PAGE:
Hi Voidhaven! Here we go with the serious conversation. When did you start writing/producing music – and what or who were your early passions and influences?
Phil: Each of us would answer this differently, as we all played in several bands long before we even formed / joined this band. My personal influences ironically differ a lot from what Voidhaven sounds like, as I come from a very clear Death Metal / Death-Doom background: Asphyx, old Tiamat, old Samael, very old My Dying Bride and Anathema, Evoken, Mythic, Disembowelment, Bolt Thrower… you see, there is not much in common with the Voidhaven sound, haha. This is because even though I am involved in the songwriting, the basic ideas usually come from Simon and Marcos, and I just add to their groundwork.
Martin: Same as with Phil. My musical backgrounds are widespread and I’ve written songs for different bands in very different genres. The only thing all my musical influences have in common is that they trigger an emotional reaction for me, so that’s my drive and goal in writing music.
What do you personally consider to be the incisive moments in your artistic work and/or career?
Phil: Since Voidhaven is still a very new band just at the start of their career, our personal incisive moments so far have happened with earlier bands. The ones with Voidhaven are yet to come, although of course the release of our first EP on a well-known label can be already counted as one. My personal main incisive moments was 10 years ago, when I embarked on a real tour for the first time.
Martin: Everything new is an incisive moment for me. I felt the same way when we released the Voidhaven EP than when any release from one of my former bands came out. Same with concerts.
What are currently your main compositional- and production-challenges?
Simon: As far as I am concerned, the main challenge in composing new material is simply missing time. I have quite a few responsibilities other than music at the moment. Production-wise, the biggest challenge is usually money. Surely it is possible nowadays to achieve quite a good sound with a self-production. But for a really good sound, at least from our experience, you should still go into a real studio. And those cost, even if they are fairly priced.
Phil: My biggest challenge is to convince Simon when I think I have a better idea, haha.
Martin: My biggest challenge is convincing Phil that he’s the only one who thinks that his idea is better. 😉
What do you usually start with when working on a new piece?
Marcos: Normally one of us comes with a new riff or some kind of harmonic progression, sometimes even a melodic progression to our rehearsal. This new idea is discussed musically between us and from there we start adding the rest of the instruments.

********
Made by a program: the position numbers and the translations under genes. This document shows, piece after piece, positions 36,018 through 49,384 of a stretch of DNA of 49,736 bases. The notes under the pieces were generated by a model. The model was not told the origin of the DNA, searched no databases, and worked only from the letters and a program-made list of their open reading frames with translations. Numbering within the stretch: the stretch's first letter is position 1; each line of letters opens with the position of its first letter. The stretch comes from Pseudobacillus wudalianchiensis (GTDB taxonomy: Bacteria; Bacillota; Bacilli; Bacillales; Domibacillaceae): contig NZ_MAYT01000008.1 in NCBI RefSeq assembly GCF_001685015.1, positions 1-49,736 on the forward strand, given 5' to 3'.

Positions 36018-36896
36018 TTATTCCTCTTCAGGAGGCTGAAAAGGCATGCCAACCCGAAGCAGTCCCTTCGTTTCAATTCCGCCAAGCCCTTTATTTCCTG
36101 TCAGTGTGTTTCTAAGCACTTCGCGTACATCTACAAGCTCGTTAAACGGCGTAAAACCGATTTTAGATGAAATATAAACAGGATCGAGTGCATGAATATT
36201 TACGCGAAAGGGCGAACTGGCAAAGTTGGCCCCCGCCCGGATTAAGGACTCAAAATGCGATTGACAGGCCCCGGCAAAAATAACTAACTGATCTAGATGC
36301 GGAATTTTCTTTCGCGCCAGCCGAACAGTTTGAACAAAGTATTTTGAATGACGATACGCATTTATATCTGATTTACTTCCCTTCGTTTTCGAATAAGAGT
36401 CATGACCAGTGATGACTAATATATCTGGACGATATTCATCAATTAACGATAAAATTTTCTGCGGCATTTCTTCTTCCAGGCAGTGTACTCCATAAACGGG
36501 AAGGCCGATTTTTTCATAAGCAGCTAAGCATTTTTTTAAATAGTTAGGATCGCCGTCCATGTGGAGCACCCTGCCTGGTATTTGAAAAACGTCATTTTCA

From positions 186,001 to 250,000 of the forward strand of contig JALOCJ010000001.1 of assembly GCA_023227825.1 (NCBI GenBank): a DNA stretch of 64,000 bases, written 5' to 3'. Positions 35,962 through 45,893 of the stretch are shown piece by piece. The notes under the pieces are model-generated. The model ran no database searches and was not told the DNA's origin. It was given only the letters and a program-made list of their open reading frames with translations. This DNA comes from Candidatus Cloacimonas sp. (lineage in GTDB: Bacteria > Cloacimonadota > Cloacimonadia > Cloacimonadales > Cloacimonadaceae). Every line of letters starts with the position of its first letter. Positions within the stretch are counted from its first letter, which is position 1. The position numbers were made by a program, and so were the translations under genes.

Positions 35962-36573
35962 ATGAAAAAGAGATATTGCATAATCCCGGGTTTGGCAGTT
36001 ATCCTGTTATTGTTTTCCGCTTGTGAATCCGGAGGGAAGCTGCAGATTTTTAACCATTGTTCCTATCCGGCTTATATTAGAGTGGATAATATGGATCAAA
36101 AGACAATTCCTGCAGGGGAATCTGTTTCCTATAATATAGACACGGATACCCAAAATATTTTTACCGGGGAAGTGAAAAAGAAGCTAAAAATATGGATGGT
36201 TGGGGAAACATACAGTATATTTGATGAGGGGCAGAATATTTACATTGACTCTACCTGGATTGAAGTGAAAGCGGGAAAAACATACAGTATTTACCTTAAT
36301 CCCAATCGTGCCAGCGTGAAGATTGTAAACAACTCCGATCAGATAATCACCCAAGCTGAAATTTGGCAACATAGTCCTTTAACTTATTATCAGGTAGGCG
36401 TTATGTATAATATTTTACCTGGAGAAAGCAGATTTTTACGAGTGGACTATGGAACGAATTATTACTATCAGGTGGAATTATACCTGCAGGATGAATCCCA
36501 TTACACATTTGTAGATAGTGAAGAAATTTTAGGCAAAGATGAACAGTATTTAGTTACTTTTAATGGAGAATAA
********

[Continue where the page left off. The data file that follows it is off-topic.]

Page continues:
Martin: The lyrics are actually added pretty late in the progress of the song. We first make sure that the structure and the riffs in itself work.
How strictly do you separate improvising and composing?
Marcos: It´s difficult to say because some compositions start as a improvisation. The process of composing for me is more like a improvisation towards a fixed goal. This means that the free improvisation takes place between some musical boundaries that we decide for the song.
How do you see the relationship between sound, space and composition?
Marcos: For me a composition is the product of the relationship between sound and space. There must be a balance between the different sounds used in a particular composition. This balance is given by the space between these different sounds.
Do you feel it important that an audience is able to deduct the processes and ideas behind a work purely on the basis of the music? If so, how do you make them transparent?
Phil: At least I personally never care if the audience can deduct the process. Because if you start to work in a way that everybody can, you are not writing from your feeling anymore, but from analysis. Also, you will never succeed fully in such tasks anyway. Finally, I also doubt that many people even WANT to deduct the process anyway. Most people just want to enjoy and feel the atmosphere in a holistic way. And I agree. I have studied musicology at university, so I am very used to deduct music, and even I don’t want to do it. I want to feel music, not analyse it too much. Sure, some people do. That’s fine. But I think those people can deduct the process anyway, and we do not have to make it transparent for them.
In how much, do you feel, are creative decisions shaped by cultural differences – and in how much, vice versa, is the perception of sound influenced by cultural differences?
Martin: Creativity is, as everything else, influenced by human perception, experience, thoughts and ideas, starting even before birth in the womb. Since every human is during their life confronted with different cultures in different amounts these influences of course shape their creative decisions. I would not pinpoint it to cultures in the bigger sense though. The largest influence on people have families, their friends and their close surroundings, which clearly shows a rise in art influenced by a multitude of seemingly different or even exclusive cultures in circles where people of different backgrounds meet. I am always surprised and impressed about the level of quality and imagination, while on the other hand I sometimes worry about the lack of ideas and creativity from artists who obsessively avoid stepping over creative and cultural boundaries. For me, creativity has much to do with crossing boundaries and limits and creating something new, not copying the established and redoing what others did better before.